Wilson Joel is a man in trouble. There's a searing pain in his gut that he can't tolerate and a dazed quietness to his struggle as he tries to maintain his equilibrium. Wilson is attempting to move on from the sudden and inexplicable suicide of his wife. His mother-in-law is there for him, but her sympathies turn quickly. He has an employer that seems to want to help him, and a workmate who wants him for herself. But nothing and no one can give Wilson solace; so, he seeks oblivion. It is not the usual alcohol or drugs. Wilson inhales fumes from gasoline cans and model airplane fuel and finds temporary salvation in the company of remote-control model enthusiasts. However, nothing that provides him relief really lasts.Written by
Sujit R. Varma
There are two scenes when Wilson (Philip Seymour Hoffman) is trying to get into his mother-in-law's (Kathy Bates) house, he is screaming and rattling the bars on the outside of the house, as if he is imprisoned. This represents the cage of grief, how inescapable grief is. See more »
I call Philip Seymour Hoffman my favorite actor, so of course when I found a movie where he is the center of attention (not usually the case) I felt obligated to see it. His older brother wrote the screenplay, no doubt with Philip in mind for the part.
To tell you the truth, the overall feel of the movie wasn't so great. I'm sure that Hoffman played the character well, but we only get to see this character in this very strange part of his life. There's no context to judge how much of his behavior is situational. He seems to be cracking up, laughing at the office in a way that makes the others leave the area, and generally behaving in a way that shows lack of judgment. We understand that his wife just took her own life, it's revealed early on in the film, so we understand why he is behaving the way he is, we just don't know what he's normally like. I enjoyed Jack Kehler's character. He seems to be the kind of person you'd like to avoid talking to more than just briefly, but it makes sense that he gets on well with Hoffman's character during his time of turmoil. There were some things they chose to put in the movie (like his glass falling over at the beach, the flowers falling over at the cemetery, and the glove compartment not shutting) that felt like they would happen in real life - like real life metaphors, and I appreciated that element. I thought the gas huffing was a little strange until I read that there was a definite connection to the way his wife died. It's a tricky film to judge. It's hard to empathize with character because he's just so outside the norm, but it's easy not to judge him because it's hard to imagine anything much worse happening to a person.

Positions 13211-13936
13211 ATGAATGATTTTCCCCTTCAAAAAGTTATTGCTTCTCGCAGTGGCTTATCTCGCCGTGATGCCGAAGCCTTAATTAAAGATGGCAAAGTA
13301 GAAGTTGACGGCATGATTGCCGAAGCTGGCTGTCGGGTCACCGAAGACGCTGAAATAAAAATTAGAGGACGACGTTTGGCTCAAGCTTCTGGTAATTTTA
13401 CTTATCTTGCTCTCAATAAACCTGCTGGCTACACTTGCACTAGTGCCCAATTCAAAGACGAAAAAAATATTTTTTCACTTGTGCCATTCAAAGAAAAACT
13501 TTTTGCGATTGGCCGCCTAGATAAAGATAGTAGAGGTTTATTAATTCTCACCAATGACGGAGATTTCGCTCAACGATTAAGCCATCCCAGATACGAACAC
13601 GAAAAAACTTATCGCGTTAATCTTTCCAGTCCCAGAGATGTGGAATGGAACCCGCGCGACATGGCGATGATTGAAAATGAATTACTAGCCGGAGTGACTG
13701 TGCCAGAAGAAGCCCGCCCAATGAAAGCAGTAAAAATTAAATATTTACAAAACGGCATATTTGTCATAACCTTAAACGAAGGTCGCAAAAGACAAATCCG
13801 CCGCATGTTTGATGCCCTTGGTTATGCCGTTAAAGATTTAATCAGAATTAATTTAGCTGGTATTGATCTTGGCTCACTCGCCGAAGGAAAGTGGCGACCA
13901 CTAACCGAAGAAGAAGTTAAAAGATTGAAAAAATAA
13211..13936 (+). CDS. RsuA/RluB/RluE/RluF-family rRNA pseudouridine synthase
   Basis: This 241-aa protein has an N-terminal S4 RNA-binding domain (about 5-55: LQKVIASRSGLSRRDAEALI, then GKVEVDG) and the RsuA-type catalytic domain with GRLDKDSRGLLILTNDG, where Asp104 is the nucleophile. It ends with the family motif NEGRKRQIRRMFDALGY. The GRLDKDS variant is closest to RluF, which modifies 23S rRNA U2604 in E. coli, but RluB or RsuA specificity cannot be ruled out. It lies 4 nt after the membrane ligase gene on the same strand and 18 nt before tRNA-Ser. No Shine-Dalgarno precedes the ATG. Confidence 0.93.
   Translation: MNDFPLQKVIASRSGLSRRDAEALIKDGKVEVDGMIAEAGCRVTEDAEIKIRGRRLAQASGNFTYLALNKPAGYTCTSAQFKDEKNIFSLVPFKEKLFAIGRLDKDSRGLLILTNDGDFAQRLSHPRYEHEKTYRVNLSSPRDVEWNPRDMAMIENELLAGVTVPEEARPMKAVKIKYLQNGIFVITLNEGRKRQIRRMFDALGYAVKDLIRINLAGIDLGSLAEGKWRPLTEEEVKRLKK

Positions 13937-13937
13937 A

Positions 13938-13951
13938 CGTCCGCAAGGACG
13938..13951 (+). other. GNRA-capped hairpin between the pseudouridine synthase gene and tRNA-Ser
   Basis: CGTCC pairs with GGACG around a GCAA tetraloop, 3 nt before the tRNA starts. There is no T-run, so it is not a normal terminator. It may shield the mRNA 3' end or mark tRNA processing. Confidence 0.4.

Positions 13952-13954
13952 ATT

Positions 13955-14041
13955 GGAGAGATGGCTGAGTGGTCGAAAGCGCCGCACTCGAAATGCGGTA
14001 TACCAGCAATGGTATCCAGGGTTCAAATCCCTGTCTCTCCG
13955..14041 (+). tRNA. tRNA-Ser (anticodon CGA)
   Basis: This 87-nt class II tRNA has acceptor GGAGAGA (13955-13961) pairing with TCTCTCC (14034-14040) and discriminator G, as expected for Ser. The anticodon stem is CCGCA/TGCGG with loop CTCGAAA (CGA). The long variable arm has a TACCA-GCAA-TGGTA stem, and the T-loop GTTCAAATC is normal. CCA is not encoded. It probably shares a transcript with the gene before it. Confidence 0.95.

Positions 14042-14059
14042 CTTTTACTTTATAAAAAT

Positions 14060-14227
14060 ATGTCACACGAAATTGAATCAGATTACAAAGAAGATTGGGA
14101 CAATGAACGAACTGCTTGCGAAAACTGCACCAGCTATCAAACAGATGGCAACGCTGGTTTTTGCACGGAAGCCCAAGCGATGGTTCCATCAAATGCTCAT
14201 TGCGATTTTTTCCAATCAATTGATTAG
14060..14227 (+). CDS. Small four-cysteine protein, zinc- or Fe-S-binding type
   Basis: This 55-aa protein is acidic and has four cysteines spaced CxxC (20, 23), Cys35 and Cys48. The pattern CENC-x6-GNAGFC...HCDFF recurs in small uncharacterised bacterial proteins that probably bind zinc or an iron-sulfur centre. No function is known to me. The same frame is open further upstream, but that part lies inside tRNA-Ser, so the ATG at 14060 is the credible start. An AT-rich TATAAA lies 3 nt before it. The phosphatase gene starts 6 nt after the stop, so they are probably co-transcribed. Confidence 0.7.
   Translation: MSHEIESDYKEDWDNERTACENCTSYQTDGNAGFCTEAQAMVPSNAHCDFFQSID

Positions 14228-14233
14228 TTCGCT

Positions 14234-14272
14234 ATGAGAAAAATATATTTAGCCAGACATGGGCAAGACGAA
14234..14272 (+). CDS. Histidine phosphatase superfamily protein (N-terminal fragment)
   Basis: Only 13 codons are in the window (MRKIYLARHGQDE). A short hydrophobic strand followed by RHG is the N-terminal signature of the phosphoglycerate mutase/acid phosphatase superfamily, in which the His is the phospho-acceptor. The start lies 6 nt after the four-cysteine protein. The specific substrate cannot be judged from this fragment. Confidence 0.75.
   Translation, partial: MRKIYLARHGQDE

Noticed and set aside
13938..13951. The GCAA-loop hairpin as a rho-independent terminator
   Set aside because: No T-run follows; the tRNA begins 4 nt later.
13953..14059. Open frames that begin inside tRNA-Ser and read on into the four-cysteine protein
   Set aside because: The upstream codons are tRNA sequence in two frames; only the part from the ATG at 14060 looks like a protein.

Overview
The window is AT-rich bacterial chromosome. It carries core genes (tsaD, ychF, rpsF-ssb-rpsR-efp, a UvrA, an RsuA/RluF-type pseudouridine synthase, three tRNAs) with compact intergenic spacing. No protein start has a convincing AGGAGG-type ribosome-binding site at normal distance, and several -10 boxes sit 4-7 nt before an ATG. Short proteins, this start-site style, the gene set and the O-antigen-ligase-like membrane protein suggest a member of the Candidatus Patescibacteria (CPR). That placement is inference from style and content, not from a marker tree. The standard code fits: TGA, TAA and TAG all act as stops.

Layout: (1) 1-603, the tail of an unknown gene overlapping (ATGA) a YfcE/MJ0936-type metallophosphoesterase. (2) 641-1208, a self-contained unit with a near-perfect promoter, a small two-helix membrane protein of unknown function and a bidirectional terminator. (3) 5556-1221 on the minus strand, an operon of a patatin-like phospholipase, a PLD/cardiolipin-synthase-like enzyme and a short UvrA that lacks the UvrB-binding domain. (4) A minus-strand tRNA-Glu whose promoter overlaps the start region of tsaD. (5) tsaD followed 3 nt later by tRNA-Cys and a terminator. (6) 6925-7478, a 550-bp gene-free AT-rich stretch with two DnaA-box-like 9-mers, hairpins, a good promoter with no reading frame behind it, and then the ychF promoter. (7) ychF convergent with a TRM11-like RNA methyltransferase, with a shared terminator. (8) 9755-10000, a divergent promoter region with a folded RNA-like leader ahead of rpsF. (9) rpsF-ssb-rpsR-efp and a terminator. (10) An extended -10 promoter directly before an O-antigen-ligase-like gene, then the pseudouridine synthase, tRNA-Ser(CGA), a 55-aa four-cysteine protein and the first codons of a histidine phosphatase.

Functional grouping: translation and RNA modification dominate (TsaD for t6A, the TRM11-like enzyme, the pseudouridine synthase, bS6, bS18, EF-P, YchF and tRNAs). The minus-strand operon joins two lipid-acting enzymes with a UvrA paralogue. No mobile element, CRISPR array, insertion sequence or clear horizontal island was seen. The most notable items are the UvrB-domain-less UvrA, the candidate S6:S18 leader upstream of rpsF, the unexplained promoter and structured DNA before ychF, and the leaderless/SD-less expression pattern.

If you really like Philip Seymour Hoffman I would tell you to go ahead and rent the film, I would at the same time tell you to keep your expectations lowered.
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